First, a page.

Wide receiver Jesse Mathews led the team with 12 punt returns and 113 yards in 2020 and tied with Byrd for 12 punt returns in 2019 before giving up the top spot to Byrd in 2021 to focus more on his receiver duties. He is very sure-handed and reliable and could fill in at punt returner, and is listed as the backup on the post-spring depth chart. Mehki Shaw is likely next in line behind Matthews.
At kickoff returner, incoming transfer Kenan Christon returned one kick for 20 yards at USC in 2019 and has the speed and explosion to scare any kick return, coverage team. Brionne Penny and Cam Davis are listed as the main backups to Byrd on the post-spring depth chart, and while neither has returned a kick in-game action, the coaching staff has a lot of faith in their abilities to step up when called upon.
It would be hard to find another Group of Five team that has the talent level at the returner spots that SDSU possesses. Outside of Byrd and Christon, several young players are lining up to become the next great SDSU kick and punt returner. Penny, the younger brother of Rashaad Penny, came to SDSU with high expectations due to his bloodline, and after a great spring camp, has earned the trust of the coaching staff to be listed as the second in line at kick returner.
Cam Davis, a star running back in Texas, and Lucky Sutton, a 4-star running back from San Diego, may be able to make their first marks at the collegiate level in the return game while they wait for their opportunity on offense.
After explaining that possession of the football following a return is the most important factor for success as a returner, coach Deakin highlighted communication as the second most critical. “Guys that communicate that the ball is on the ground or I’m not going to be able to field this, so the punt team gets away from it,” will continue to receive those opportunities, he said.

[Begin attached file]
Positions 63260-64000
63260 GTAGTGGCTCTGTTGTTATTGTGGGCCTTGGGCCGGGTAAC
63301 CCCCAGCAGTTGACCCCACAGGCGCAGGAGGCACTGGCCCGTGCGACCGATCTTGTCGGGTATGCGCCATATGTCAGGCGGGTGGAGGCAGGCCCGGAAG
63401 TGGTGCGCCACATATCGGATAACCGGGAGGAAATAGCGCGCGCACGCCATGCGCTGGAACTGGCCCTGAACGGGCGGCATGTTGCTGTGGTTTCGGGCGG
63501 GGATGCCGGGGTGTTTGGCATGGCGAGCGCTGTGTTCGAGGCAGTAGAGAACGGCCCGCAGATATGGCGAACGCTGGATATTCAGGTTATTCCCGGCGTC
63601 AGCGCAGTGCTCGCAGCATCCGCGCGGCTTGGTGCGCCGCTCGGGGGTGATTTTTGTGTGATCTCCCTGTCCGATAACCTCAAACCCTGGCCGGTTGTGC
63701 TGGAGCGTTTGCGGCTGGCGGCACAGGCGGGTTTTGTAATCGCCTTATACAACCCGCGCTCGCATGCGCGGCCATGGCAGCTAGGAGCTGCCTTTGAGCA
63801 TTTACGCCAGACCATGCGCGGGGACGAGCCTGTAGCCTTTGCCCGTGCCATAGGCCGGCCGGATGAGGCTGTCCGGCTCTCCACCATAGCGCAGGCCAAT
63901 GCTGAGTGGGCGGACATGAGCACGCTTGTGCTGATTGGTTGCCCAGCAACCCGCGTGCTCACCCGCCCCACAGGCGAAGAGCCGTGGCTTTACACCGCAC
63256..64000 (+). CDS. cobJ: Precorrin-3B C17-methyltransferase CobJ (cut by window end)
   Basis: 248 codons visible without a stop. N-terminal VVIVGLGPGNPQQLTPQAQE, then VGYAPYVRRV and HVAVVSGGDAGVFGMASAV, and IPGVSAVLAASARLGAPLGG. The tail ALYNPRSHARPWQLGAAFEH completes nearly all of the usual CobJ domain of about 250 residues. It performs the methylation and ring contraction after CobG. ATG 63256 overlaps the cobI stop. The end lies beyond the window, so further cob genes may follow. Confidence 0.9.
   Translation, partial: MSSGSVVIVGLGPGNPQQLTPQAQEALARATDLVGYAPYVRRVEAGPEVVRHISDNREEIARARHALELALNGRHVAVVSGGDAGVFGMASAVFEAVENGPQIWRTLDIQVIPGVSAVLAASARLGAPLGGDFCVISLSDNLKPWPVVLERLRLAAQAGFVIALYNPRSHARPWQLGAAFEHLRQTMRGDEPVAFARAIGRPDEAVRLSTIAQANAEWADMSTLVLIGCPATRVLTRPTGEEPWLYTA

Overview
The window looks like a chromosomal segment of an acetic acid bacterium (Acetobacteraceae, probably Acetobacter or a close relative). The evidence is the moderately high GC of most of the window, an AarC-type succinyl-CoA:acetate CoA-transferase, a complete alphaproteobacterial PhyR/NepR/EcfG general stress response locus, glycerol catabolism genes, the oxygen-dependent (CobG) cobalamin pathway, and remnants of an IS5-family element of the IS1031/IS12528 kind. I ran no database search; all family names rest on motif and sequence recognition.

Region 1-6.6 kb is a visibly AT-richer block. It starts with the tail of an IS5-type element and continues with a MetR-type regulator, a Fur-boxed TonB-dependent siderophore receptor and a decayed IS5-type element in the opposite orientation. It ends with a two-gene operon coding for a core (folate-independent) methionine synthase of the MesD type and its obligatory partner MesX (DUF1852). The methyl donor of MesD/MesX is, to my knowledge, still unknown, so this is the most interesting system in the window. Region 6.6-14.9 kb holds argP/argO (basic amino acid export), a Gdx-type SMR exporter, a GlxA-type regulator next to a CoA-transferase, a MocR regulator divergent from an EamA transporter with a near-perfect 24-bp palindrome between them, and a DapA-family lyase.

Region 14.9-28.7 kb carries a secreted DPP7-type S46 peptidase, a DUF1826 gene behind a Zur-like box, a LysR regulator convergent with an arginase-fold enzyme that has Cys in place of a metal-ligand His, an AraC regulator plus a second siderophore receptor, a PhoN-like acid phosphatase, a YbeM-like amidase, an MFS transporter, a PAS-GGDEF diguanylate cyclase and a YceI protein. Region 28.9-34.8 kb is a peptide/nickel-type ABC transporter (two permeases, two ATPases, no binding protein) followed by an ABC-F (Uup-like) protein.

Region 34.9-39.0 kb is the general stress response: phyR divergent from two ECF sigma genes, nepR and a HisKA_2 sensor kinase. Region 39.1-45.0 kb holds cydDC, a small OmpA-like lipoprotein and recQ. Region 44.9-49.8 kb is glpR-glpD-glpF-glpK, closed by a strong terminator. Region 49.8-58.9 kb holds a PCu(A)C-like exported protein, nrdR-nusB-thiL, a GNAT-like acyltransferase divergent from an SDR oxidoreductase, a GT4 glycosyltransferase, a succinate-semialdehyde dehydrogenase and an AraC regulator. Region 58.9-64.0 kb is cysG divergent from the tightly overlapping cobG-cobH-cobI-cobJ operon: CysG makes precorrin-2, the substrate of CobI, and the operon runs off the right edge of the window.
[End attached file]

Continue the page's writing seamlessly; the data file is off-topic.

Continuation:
Conference Comparison: A
The Mountain West Preseason All-Conference team was announced recently, and Byrd was not only named to the team at both kick and punt returner but voted Special Teams Player of the Year, joining Penny as the only other Aztec to gain that accolade. Byrd led the conference last year in combined kick return yards (6th in FBS), kick return average (15th in FBS), punt return yards (18th in FBS), and punt return average (30th in FBS).
Byrd’s two main competitors at the returner spots from last year have since moved on to the NFL. First-Team All-Conference punt returner, Romeo Doubs (Nevada), led the conference with a 14.2-yard average over 12 returns. Second-Team All-Conference kick returner Savon Scarver (Utah State) led the conference with 643 kick return yards and tied Byrd with one touchdown. That touchdown tied him with Penny and a few others, with FBS leading seven kick return touchdowns.
Shamar Garrett (San Jose State) will look to battle Byrd for the top kick returner spots in the All-Conference Team. Garrett finished second with a 9.2-yard average on 12 returns last year and fifth with 337 kick return yards last season.